Sri Lankan president sacks parliament

COLOMBO: Sri Lanka President Maithripala Sirisena Friday ordered the immediate dismissal of parliament, clearing the way for a snap election 10 months ahead of schedule.


President Maithripala Sirisena dissolved the legislature “with effect from midnight today” in an official proclamation and said he would summon the new parliament to sit on September 1.

The president decreed that elections would be held across the island on August 17, with candidates given a week ending July 13 to file nomination papers, according to the official gazette notification.

Prime Minister Ranil Wickremesinghe has pressed for early elections to increase the majority of his United National Party (UNP), which sat in opposition until Sirisena’s victory in January’s polls.

Wickremesinghe’s deputy, Harsha de Silva, said the UNP welcomed the election as an opportunity to increase the party’s strength in the legislature and ensure stability.

“Once the new government is established we will have our policies spelt out and it will be good for everybody and for investment confidence,” de Silva said.

The toppling of strongman Mahinda Rajapakse, who had ruled for almost a decade, led to a minority government which was unable to implement its legislative reforms without the support of the opposition.

But Sirisena inherited the outgoing parliament from his autocratic predecessor, who still controlled a loyal band of lawmakers who repeatedly blocked most of the reforms, including fiscal policy moves.

However, Sirisena managed to restore the two-term limit on the presidency which Rajapakse had removed in 2010 and also reduce the presidential term and the life of a parliament to five years, down from six.

The parliament that will be elected in August cannot be sacked by the president for four and a half years. Previously, a president could dismiss the assembly after it completed one year of its full six-year term.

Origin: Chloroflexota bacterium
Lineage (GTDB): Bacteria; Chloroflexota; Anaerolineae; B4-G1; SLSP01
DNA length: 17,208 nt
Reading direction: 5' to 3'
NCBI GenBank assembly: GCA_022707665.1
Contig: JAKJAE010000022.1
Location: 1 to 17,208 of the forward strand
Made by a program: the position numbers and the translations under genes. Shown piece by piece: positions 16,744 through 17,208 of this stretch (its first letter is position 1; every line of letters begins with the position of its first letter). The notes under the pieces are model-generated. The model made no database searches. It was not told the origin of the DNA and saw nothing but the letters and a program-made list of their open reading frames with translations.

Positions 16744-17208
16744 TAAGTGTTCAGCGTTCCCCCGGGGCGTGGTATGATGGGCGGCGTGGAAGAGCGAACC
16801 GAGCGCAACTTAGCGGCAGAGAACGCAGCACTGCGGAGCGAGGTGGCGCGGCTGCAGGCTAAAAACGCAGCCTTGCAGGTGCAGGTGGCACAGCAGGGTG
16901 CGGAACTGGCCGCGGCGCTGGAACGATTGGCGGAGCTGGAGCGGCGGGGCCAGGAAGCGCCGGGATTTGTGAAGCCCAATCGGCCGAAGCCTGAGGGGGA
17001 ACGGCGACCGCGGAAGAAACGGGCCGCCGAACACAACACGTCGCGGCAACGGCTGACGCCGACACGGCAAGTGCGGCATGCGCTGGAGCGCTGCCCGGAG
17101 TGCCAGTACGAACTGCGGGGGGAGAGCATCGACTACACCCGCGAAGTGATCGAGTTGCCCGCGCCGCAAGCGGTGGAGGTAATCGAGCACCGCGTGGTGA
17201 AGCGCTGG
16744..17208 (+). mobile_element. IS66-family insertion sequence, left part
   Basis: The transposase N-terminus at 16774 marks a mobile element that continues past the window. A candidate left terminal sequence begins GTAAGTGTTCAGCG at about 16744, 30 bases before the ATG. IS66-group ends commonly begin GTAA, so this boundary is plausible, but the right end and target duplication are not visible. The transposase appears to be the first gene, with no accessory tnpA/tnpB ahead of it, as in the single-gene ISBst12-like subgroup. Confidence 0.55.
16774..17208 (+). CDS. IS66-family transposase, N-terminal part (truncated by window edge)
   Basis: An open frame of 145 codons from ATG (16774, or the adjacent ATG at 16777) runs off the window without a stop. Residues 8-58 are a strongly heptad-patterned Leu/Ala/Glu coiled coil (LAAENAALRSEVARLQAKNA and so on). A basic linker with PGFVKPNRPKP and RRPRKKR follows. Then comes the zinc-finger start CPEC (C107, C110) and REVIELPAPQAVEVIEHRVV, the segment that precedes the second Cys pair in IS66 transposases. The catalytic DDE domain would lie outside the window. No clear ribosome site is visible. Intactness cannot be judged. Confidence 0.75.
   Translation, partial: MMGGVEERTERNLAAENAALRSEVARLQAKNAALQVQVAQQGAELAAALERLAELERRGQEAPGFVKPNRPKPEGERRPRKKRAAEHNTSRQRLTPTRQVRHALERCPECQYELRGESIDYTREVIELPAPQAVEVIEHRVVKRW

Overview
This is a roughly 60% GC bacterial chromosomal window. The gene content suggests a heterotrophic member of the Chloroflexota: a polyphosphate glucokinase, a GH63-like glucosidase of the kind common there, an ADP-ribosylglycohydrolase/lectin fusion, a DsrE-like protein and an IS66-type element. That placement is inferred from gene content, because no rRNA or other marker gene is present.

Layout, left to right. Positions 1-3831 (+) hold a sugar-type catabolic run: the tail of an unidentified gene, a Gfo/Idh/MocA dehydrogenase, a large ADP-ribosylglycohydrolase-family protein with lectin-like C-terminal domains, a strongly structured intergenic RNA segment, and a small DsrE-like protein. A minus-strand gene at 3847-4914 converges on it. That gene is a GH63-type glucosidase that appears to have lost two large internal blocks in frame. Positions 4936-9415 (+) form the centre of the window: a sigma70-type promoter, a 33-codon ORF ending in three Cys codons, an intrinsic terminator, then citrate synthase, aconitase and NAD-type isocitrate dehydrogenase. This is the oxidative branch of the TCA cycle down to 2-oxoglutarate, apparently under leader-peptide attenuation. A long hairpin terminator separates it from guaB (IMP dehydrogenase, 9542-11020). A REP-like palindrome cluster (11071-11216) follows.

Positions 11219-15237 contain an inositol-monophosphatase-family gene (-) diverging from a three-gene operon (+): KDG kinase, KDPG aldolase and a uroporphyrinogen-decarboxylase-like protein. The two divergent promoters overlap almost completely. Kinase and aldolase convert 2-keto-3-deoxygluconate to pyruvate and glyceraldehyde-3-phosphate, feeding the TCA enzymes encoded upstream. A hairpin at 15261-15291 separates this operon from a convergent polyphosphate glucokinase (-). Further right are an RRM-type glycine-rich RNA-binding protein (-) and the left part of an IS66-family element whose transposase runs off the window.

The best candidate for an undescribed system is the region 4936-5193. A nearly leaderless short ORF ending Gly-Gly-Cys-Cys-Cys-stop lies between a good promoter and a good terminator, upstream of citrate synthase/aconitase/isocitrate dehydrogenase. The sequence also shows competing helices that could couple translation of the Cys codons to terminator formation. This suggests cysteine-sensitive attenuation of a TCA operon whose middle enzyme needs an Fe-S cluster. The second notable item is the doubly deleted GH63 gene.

Wickremesinghe had also faced a no-trust resolution initiated by the opposition, which commanded a majority in the 225-member assembly and would have remained until April 2016 if not for the dissolution.

UNP supporters burst firecrackers in cities across the country as local media broadcast the news of the parliament’s dissolution.

The opposition had been resisting such a move, but opposition leader Dinesh Gunawardena put on a brave face and welcomed the decision saying the minority government was not able to provide stability.

“The country was facing an economic crisis because the minority government was not able to get any bills approved,” Gunawardena told reporters. “Therefore we welcome the president’s decision.”

Foreign Minister Mangala Samaraweera told reporters Wednesday that the UNP government favoured a snap election to increase its majority.

He said a new government was needed to bring about stability in the legislature and also address the ethnic reconciliation that Sirisena has promised.

Sri Lanka has said it will set up a domestic mechanism to investigate alleged war crimes by its troops while crushing Tamil Tiger rebels six years ago.

Samaraweera said a stable government was needed to bring about legislative reforms to allow accountability as well as reconciliation in a country emerging from decades of ethnic war, which claimed 100,000 lives between 1972 and 2009.